Written By Charles Spurgeon
Jesus, bearing his cross, went forth to suffer without the gate. The Christian’s reason for leaving the camp of the world’s sin and religion is not because he loves to be singular, but because Jesus did so; and the disciple must follow his Master. Christ was “not of the world:” his life and his testimony were a constant protest against conformity with the world. Never was such overflowing affection for men as you find in him; but still he was separate from sinners.
In like manner Christ’s people must “go forth unto him.” They must take their position “without the camp,” as witness-bearers for the truth. They must be prepared to tread the straight and narrow path. They must have bold, unflinching, lion-like hearts, loving Christ first, and his truth next, and Christ and his truth beyond all the world.
Jesus would have his people “go forth without the camp” for their own sanctification. You cannot grow in grace to any high degree while you are conformed to the world. The life of separation may be a path of sorrow, but it is the highway of safety; and though the separated life may cost you many pangs, and make every day a battle, yet it is a happy life after all. No joy can excel that of the soldier of Christ: Jesus reveals himself so graciously, and gives such sweet refreshment, that the warrior feels more calm and peace in his daily strife than others in their hours of rest.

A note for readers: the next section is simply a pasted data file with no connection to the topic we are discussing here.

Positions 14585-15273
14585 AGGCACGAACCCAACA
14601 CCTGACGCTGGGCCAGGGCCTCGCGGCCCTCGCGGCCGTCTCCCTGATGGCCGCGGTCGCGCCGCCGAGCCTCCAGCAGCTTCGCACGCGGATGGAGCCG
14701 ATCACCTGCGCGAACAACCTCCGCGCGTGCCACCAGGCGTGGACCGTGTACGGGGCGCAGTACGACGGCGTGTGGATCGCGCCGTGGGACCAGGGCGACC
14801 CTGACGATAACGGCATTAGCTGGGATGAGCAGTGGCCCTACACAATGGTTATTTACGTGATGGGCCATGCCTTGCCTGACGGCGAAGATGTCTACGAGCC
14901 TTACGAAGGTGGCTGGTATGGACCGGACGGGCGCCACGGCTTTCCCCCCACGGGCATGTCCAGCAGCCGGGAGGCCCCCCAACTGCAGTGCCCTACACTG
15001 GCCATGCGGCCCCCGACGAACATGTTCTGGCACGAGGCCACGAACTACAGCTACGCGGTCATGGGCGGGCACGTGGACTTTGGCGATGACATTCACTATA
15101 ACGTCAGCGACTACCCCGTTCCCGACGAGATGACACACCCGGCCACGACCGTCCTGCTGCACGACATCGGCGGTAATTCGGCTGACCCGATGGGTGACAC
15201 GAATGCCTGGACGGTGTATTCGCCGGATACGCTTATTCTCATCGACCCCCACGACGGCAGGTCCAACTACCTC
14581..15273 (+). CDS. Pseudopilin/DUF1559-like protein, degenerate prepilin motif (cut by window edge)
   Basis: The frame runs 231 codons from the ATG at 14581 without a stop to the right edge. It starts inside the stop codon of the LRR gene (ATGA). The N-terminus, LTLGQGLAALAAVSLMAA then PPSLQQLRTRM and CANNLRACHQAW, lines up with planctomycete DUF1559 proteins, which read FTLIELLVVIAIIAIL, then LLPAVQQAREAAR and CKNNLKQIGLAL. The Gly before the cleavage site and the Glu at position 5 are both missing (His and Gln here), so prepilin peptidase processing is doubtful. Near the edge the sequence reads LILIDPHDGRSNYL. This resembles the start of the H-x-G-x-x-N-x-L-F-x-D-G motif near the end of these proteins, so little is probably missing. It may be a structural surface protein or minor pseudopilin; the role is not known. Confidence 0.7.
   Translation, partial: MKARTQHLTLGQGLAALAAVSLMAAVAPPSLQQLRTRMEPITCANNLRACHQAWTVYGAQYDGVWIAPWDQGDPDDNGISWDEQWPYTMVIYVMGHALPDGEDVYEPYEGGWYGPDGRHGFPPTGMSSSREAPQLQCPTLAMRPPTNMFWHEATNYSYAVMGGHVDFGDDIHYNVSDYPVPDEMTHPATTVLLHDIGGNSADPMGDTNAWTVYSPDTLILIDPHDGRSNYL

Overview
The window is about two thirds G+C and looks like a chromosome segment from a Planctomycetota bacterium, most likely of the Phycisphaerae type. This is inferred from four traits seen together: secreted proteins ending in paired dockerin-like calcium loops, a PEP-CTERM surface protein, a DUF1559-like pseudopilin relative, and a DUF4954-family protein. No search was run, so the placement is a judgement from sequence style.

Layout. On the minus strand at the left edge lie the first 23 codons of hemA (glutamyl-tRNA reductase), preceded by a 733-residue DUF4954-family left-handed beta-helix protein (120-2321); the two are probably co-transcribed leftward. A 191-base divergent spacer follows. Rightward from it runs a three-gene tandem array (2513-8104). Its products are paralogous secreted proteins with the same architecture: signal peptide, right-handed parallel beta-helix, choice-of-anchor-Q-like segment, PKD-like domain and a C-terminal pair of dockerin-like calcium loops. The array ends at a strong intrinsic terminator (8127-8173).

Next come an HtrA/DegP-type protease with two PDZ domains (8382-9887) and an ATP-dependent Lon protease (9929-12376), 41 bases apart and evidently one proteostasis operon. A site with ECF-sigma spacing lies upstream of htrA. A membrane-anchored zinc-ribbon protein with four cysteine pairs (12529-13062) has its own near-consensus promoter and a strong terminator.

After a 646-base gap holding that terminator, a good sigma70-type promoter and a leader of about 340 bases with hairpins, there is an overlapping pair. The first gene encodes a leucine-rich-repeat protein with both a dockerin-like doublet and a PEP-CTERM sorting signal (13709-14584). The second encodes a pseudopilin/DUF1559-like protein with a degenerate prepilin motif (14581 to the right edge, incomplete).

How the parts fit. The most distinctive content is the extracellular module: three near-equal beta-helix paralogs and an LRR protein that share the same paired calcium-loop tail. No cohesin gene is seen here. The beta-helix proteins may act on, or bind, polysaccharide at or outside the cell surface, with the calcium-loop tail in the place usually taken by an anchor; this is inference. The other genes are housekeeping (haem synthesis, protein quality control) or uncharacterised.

The highway of holiness is the highway of communion. It is thus we shall hope to win the crown if we are enabled by divine grace faithfully to follow Christ “without the camp.” The crown of glory will follow the cross of separation. A moment’s shame will be well recompensed by eternal honour; a little while of witness-bearing will seem nothing when we are “forever with the Lord.”
“Let us go forth therefore unto him without the camp.”